Churchmead Church of England (VA) School

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About Churchmead Church of England (VA) School

Name Churchmead Church of England (VA) School
Ofsted Inspections
Headteacher Mr Chris Tomes
Address Priory Way, Datchet, Slough, SL3 9JQ
Phone Number 01753211330
Phase Secondary
Type Voluntary aided school
Age Range 11-18
Religious Character Church of England
Gender Mixed
Number of Pupils 535
Local Authority Windsor and Maidenhead
Highlights from Latest Inspection

Short inspection of Churchmead Church of England (VA) School

Following my visit to the school on 2 July 2019 with Mary Davies, Ofsted Inspector, I write on behalf of Her Majesty's Chief Inspector of Education, Children's Services and Skills to report the inspection findings.

The visit was the first short inspection carried out since the school was judged to be good in December 2015. This school continues to be good. The leadership team has maintained the good quality of education in the school since the last inspection.

You and your leadership team have the overwhelming support of the majority of parents and carers, who value the school's strong culture of respect based on Christian values. Parents speak p...ositively about the support and guidance that their children receive. A typical comment from a parent responding to Ofsted's online questionnaire said, 'As well as placing an emphasis on academic progress, Churchmead places an importance on the place my child will take in society.

There is a strong focus on moral and social development. My child has grown so much since starting Year 7.' Pupils have positive attitudes to learning, and they show respect and kindness towards each other.

Pupils develop a strong set of moral values. They take pride in their work, and pupils report that bullying is rare. Pupils believe that this is an inclusive school where it is acceptable to be different.

Lesbian, gay, bisexual and transgender pupils are accepted by staff and pupils. Pupils value the peer mentors, the 'Blue Guardian Angels', who support other pupils well, both socially and academically. Leaders' and governors' plans to improve the school further rightly identify the key priorities for improvement, although on occasions their measures to judge the success of developments are not precise enough to know how well they have done.

Leaders have developed a range of strategies to ensure that the quality of teaching, learning and assessment continually improves across both key stages. Leaders have been successful in improving rates of progress in key stage 3, an area for improvement identified at the previous inspection. Your strong emphasis on improving pupils' literacy and their use of key subject vocabulary has been particularly successful in key stage 3.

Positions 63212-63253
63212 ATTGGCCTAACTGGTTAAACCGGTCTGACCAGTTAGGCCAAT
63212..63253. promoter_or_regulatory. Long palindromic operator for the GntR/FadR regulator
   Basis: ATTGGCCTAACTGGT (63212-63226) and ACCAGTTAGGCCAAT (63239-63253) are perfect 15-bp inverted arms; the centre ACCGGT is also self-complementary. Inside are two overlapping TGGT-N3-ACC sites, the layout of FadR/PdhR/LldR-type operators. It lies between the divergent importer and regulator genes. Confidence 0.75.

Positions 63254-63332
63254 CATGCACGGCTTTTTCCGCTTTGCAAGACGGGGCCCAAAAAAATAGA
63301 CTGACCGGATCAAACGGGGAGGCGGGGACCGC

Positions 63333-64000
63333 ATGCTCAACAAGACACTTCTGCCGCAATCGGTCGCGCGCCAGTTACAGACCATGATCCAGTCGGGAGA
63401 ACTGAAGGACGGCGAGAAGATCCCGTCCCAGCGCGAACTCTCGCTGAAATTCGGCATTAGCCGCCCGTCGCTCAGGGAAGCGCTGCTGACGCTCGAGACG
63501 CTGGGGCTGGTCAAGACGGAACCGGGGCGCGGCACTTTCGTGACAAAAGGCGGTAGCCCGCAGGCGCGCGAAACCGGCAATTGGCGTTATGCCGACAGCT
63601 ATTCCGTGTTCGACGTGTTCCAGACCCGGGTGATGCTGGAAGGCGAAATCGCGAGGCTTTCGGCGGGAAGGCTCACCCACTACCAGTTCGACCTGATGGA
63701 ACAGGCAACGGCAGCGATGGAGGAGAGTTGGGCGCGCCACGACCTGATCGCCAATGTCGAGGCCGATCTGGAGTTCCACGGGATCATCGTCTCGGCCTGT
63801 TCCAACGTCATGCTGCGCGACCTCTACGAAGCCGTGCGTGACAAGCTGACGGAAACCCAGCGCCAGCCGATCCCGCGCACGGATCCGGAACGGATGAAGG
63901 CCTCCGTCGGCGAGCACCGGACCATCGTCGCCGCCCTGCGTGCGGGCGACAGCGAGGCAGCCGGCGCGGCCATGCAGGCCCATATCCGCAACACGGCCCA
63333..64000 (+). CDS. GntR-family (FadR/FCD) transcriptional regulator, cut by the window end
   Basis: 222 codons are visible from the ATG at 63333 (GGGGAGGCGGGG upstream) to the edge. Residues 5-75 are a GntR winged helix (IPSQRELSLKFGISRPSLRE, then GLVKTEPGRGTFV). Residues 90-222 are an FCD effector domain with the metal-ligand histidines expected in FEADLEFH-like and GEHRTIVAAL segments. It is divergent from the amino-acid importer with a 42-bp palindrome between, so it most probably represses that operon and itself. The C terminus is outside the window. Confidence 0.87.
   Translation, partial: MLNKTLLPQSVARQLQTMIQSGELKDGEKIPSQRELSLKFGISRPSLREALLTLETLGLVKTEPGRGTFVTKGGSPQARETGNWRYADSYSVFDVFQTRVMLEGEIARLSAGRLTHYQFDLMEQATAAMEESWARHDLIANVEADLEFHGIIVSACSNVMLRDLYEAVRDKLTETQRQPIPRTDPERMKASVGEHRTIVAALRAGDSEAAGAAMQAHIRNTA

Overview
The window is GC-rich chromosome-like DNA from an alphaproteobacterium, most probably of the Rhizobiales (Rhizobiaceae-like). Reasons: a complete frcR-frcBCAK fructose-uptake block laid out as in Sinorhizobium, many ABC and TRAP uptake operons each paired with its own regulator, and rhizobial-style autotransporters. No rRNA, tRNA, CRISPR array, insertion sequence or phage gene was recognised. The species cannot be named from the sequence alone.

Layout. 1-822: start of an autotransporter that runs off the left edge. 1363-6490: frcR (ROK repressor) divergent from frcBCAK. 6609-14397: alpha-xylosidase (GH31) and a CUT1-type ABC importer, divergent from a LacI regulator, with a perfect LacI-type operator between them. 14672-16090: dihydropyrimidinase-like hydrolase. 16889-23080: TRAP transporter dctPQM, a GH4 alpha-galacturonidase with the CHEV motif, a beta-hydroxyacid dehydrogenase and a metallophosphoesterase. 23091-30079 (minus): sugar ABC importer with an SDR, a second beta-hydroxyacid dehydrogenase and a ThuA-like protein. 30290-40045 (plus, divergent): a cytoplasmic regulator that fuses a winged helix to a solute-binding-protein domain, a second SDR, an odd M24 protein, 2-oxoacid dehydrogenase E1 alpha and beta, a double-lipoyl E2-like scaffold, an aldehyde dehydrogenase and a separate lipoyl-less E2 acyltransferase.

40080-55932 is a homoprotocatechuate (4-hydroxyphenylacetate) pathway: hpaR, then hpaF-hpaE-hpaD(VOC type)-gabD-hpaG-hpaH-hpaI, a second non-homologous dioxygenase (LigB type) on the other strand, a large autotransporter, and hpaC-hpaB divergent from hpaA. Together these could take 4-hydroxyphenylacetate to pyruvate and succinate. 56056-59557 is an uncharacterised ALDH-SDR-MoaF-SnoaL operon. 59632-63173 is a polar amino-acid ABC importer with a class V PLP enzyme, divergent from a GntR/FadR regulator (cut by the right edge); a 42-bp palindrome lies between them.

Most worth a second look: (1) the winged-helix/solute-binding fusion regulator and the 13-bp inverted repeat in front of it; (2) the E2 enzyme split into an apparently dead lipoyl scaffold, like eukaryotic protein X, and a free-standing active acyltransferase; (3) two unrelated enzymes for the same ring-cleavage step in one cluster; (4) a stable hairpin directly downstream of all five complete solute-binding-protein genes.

Consequently, pupils achieve broadly average, in line with other pupils nationally, in their GCSE examinations. Leaders recognise that not all subjects are equally strong. Leaders have improved the rates of progress made by pupils, particularly in mathematics, since the previous inspection.

In geography pupils continue to make strong progress. They use previous learning to solve increasingly complex problems. In these subjects teachers' questioning of pupils is planned and targeted well.

Pupils' responses are more developed than previously and their understanding is deepening. Pupils with special educational needs and/or disabilities (SEND) are supported well in the classroom and they make effective progress from their starting points. Leaders know the school's strengths and areas for improvement well.

Consequently, they are able to support teachers effectively to improve the quality of their teaching. Subject leaders value the opportunities to share good practice on a regular basis with a strong focus on effective teaching strategies. The overwhelming majority of teachers feel well supported and value the professional development opportunities.

Leaders have been effective in reducing the number of fixed-term exclusions, an area for improvement identified in the previous inspection report. Furthermore, incidents of poor behaviour continue to decline. Pupils now behave well both in and out of classrooms.

Safeguarding is effective. The leadership team has ensured that all safeguarding arrangements are fit for purpose. Leaders ensure that all staff and governors are suitably trained and that they are aware of their responsibilities.